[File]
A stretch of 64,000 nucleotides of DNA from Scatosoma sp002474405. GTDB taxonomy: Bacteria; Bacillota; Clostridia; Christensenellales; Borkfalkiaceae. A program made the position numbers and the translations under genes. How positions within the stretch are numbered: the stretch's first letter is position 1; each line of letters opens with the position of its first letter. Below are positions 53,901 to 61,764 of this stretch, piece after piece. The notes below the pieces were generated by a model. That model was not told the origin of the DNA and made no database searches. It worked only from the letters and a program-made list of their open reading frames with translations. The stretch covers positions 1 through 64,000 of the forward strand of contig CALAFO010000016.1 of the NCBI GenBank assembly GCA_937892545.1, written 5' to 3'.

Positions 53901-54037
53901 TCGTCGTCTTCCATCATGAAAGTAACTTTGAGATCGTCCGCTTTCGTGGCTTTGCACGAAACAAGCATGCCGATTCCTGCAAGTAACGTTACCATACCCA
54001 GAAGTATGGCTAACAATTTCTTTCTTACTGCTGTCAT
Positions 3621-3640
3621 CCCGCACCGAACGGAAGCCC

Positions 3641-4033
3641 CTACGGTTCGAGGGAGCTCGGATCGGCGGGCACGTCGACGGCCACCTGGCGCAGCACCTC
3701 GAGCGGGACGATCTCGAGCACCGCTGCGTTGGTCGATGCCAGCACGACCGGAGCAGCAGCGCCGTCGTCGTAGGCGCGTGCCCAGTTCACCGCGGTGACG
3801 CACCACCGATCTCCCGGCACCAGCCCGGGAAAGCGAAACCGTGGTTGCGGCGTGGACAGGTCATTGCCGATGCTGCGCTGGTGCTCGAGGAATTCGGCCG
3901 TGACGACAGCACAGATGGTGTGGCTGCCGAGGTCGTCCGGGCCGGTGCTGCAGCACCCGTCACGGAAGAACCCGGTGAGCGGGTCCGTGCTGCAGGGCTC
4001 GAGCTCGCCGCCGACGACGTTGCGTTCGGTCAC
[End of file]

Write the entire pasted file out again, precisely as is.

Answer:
A stretch of 64,000 nucleotides of DNA from Scatosoma sp002474405. GTDB taxonomy: Bacteria; Bacillota; Clostridia; Christensenellales; Borkfalkiaceae. A program made the position numbers and the translations under genes. How positions within the stretch are numbered: the stretch's first letter is position 1; each line of letters opens with the position of its first letter. Below are positions 53,901 to 61,764 of this stretch, piece after piece. The notes below the pieces were generated by a model. That model was not told the origin of the DNA and made no database searches. It worked only from the letters and a program-made list of their open reading frames with translations. The stretch covers positions 1 through 64,000 of the forward strand of contig CALAFO010000016.1 of the NCBI GenBank assembly GCA_937892545.1, written 5' to 3'.

Positions 53901-54037
53901 TCGTCGTCTTCCATCATGAAAGTAACTTTGAGATCGTCCGCTTTCGTGGCTTTGCACGAAACAAGCATGCCGATTCCTGCAAGTAACGTTACCATACCCA
54001 GAAGTATGGCTAACAATTTCTTTCTTACTGCTGTCAT
Positions 3621-3640
3621 CCCGCACCGAACGGAAGCCC

Positions 3641-4033
3641 CTACGGTTCGAGGGAGCTCGGATCGGCGGGCACGTCGACGGCCACCTGGCGCAGCACCTC
3701 GAGCGGGACGATCTCGAGCACCGCTGCGTTGGTCGATGCCAGCACGACCGGAGCAGCAGCGCCGTCGTCGTAGGCGCGTGCCCAGTTCACCGCGGTGACG
3801 CACCACCGATCTCCCGGCACCAGCCCGGGAAAGCGAAACCGTGGTTGCGGCGTGGACAGGTCATTGCCGATGCTGCGCTGGTGCTCGAGGAATTCGGCCG
3901 TGACGACAGCACAGATGGTGTGGCTGCCGAGGTCGTCCGGGCCGGTGCTGCAGCACCCGTCACGGAAGAACCCGGTGAGCGGGTCCGTGCTGCAGGGCTC
4001 GAGCTCGCCGCCGACGACGTTGCGTTCGGTCAC